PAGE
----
Discussion in 'Other Toys/Hobbies' started by ASIGN_Baz, May 15, 2017.
It would save worrying about kids sticking their hands into the fans
I actually started getting the engine circles cut with a CNC plasma cutter yesterday, out of scrap metal sheet, thanks to the kindness of my boss at work.
He's going to cut all the spider vanes for me as well, saving me hours of work.
Sweet Baby Ruth!
Take two. I'm approaching the engine maintenance panels a different way. The plastic barrel idea didn't work. Trying wooden arcs of different diameters, shaped and carved then sandwiched together.
Using pieces of timber of the demolished pergola to make engine forms.
Here's a shot of the production prop, the part I'm trying to replicate from my scraps.
Here's the workflow over the last couple of days.
Working out the location of the cannons.
One completed inspection panel on the port side of the Viper's engine nacelles, made out of scrap ply and some timbers from my demolished pergola. The thing that strikes me humorous is the air filter/water trap that is not only installed upside down, but probably wouldn't work in zero G anyway. Still, it looks cool. I think I've got it pretty close, considering the limited materials and detailed photos I have at my disposal.
If it were at all possible, you'd be the one to make it happen
Just spitballing there, but an air filter in space would have to be either an absorbent medium for the air to pass through, or a centrifuge trap. Shrugs.
You see? Already problem solving
Today's work. Take three on the engine inspection panel. I don't like the angle it is sitting on at the specified height so I've smashed it off. If it was a complete barrel, the top would be outside the nacelle housing. Keeping the details, but changing the sides and base to adjust the angle once installed.
That's looking better. I put a lean-back on it, so now the representation of the whole, by seeing only a part, is more effective and convincing.
Avionics access panel. For lack of detailed dimensions, I'm doing this by eye from photo references. Plotting it all out first, then I'll fabricate in wood and plastic.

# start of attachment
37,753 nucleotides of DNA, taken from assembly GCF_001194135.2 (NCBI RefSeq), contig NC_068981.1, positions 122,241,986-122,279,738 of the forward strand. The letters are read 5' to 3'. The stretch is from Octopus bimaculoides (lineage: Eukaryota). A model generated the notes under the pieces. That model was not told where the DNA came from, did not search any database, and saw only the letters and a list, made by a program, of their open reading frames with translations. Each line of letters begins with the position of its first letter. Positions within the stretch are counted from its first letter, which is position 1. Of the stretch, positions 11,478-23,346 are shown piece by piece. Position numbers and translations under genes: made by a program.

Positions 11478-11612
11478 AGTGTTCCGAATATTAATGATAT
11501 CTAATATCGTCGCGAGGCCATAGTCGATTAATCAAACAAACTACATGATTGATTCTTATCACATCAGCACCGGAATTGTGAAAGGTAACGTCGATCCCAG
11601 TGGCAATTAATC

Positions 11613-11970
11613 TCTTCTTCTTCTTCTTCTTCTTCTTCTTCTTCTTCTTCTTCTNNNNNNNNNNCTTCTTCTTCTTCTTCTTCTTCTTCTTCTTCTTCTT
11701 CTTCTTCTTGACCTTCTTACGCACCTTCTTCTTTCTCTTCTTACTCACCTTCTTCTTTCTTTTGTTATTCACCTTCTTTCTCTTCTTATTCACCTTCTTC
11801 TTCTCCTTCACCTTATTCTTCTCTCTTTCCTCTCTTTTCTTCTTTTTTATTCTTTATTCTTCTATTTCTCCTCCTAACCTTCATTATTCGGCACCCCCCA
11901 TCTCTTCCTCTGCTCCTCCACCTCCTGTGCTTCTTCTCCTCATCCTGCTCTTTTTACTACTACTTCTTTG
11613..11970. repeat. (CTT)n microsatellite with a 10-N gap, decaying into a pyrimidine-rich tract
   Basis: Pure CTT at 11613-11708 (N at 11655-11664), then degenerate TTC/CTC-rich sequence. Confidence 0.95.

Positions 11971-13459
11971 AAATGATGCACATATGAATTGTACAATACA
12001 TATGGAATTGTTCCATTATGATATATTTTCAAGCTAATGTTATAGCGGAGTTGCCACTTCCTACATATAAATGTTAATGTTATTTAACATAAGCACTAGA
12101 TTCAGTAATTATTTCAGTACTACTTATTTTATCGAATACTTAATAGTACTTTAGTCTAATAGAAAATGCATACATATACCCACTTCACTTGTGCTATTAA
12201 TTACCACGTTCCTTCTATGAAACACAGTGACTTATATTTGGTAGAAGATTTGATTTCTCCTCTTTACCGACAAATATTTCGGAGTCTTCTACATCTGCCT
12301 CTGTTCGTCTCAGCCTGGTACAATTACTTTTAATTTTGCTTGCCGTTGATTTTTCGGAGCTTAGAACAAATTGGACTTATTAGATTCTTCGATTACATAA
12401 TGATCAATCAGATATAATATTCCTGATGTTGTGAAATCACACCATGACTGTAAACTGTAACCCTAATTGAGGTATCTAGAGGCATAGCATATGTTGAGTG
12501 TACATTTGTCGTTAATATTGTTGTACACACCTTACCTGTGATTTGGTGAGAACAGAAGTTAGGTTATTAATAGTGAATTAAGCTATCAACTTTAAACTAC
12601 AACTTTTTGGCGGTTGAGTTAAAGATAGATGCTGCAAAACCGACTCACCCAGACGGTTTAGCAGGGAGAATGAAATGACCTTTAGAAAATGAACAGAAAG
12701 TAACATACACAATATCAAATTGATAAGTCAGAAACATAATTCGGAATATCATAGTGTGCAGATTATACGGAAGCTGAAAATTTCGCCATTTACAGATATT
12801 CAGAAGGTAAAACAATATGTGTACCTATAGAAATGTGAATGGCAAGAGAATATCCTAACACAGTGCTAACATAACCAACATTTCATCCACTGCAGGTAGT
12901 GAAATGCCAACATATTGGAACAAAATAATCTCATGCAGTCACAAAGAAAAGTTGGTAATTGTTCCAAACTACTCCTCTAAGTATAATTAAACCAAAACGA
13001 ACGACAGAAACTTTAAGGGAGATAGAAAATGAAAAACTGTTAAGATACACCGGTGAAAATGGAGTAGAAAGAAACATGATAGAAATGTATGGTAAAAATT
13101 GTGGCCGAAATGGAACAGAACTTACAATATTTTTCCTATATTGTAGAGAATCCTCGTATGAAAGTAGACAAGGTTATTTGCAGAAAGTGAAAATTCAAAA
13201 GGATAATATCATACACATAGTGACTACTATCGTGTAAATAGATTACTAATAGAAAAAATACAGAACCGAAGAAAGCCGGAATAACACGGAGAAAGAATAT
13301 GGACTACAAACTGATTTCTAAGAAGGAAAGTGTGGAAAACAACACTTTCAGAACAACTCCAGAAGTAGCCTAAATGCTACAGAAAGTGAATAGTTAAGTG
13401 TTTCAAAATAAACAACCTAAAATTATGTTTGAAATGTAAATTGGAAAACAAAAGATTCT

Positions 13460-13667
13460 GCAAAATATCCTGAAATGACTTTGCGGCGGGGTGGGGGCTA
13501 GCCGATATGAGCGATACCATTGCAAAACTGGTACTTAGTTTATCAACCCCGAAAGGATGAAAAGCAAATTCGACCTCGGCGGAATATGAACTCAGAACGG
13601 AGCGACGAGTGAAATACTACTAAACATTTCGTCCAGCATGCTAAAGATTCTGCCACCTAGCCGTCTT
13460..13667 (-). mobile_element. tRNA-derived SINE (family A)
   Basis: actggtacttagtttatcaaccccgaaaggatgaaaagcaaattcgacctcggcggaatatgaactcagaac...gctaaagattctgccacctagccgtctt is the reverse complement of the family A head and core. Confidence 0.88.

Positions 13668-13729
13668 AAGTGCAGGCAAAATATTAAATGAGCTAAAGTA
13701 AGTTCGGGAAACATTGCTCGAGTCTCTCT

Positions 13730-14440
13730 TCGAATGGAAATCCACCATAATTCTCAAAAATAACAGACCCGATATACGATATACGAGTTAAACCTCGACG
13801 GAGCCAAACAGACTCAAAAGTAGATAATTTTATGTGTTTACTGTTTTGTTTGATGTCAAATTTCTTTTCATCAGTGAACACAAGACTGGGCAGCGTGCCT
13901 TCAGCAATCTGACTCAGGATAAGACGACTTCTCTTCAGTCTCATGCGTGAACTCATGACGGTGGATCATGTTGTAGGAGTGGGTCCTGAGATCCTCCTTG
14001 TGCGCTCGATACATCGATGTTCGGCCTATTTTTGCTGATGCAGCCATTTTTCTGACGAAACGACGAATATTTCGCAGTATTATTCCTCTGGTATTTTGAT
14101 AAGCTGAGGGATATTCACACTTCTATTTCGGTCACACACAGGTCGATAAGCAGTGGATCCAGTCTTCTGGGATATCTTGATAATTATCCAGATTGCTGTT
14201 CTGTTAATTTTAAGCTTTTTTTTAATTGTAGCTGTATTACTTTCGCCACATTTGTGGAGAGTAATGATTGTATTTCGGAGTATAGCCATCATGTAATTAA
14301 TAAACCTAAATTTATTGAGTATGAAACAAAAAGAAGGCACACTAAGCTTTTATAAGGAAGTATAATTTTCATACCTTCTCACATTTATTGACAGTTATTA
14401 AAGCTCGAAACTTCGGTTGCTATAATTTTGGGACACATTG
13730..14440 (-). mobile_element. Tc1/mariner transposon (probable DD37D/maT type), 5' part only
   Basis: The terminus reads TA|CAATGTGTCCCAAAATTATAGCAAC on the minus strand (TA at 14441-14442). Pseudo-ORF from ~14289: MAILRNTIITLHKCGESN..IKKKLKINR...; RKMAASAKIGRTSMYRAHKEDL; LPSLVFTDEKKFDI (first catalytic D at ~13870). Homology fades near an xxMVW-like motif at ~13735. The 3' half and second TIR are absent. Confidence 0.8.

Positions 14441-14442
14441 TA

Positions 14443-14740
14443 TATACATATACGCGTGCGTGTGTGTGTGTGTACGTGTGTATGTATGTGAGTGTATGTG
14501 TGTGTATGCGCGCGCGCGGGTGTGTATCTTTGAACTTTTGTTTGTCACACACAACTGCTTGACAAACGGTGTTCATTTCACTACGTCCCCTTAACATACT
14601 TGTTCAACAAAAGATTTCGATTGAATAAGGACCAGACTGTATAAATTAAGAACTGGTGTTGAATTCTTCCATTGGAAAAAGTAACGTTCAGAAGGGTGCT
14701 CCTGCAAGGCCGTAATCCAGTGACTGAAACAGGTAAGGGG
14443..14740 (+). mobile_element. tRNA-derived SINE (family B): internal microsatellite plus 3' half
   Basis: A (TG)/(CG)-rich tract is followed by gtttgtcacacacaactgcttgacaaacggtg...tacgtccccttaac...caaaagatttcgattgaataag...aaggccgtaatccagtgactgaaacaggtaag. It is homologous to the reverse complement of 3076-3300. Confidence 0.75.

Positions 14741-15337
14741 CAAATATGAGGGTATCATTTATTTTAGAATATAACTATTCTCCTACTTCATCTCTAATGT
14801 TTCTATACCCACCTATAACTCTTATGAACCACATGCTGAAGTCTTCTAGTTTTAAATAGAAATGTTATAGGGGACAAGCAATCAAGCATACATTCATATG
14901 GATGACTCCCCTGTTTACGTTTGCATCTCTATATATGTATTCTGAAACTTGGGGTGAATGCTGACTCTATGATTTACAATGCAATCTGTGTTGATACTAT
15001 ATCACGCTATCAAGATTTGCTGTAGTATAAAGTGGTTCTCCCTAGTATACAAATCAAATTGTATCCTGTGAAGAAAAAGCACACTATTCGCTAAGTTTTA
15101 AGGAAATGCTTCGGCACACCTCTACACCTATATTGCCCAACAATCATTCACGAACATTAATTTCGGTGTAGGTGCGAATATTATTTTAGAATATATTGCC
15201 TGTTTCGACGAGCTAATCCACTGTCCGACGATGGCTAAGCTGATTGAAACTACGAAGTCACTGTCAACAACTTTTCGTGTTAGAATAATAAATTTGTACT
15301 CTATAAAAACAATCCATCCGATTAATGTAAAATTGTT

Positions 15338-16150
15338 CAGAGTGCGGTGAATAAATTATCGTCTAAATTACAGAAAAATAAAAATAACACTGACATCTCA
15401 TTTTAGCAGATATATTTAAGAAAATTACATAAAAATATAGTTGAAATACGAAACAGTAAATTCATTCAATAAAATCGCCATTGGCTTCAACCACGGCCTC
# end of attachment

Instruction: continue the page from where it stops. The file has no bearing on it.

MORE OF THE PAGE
Holy shit man this is amazing!
^^^ Thank you.
I came home to find the tarp is getting old and the d-rings are starting to perish and let go. With an impending thunderstorm approaching, it was a good opportunity to re-set the tarp and change the orientation of it to better cover the Viper. I took a shot from the roof while I was up there.
I'm trying to find the origins of the central box and the fan in the picture below. What model was the fan? It is considerably larger and different in appearance than your standard PC cooling fan. Was the box a cast aluminium transformer box, telephone connection box or wifi? Image credit Tony Celliers.
I have a 3D STL file of it, but if I could find the real thing it would save a lot of hassle.
In the mean time, I've started work on other greeblies around the ship, using up all the scrap wood in my shed.
I found all the info I needed on the bits on the aft panels. Looks like Galactiguise has been updated since last I looked there. Looks like a lot of people who have been digging for answers for me also found the same links. Thanks everyone!
In the meantime, it's been interesting trying to find all the useful bits of scrap wood and coming up with a way to use it all to make the avionics details.
I've made a good start, using PVC pipe, some bolts and blocks of wood.
Delta made a 3 blade fan series EFB
I'm guessing some other manufacturer's did/do 3 bladers but Delta is the one that springs to mind.
As for the cast box, it's probably going to one of those CATV amplifier boxes. Just retrieve one off from the derelict Telstra HFC network .
Problem is that once the die cast dies need to be remade they typically do changes to them, so you'd need to find one from that age, or live with one that looks similar.
Thanks mate. Yeah, I found it all on the Gaqlactiguise website, (link in the post above.)
All of the details that make up the aft engine access panels are off-the-shelf products, many of which are still available today in your average hardware store. The rest, is easily reproduced using wood and some imagination. Below are some photographs from internet image searches, of the original prop uses for the series.
Starboard engine access panel fuel lines complete. I'll tidy up the ends and re-paint. One of the props had an extra pipe so I put it in.
Continuing with the main fuselage avionics panel details.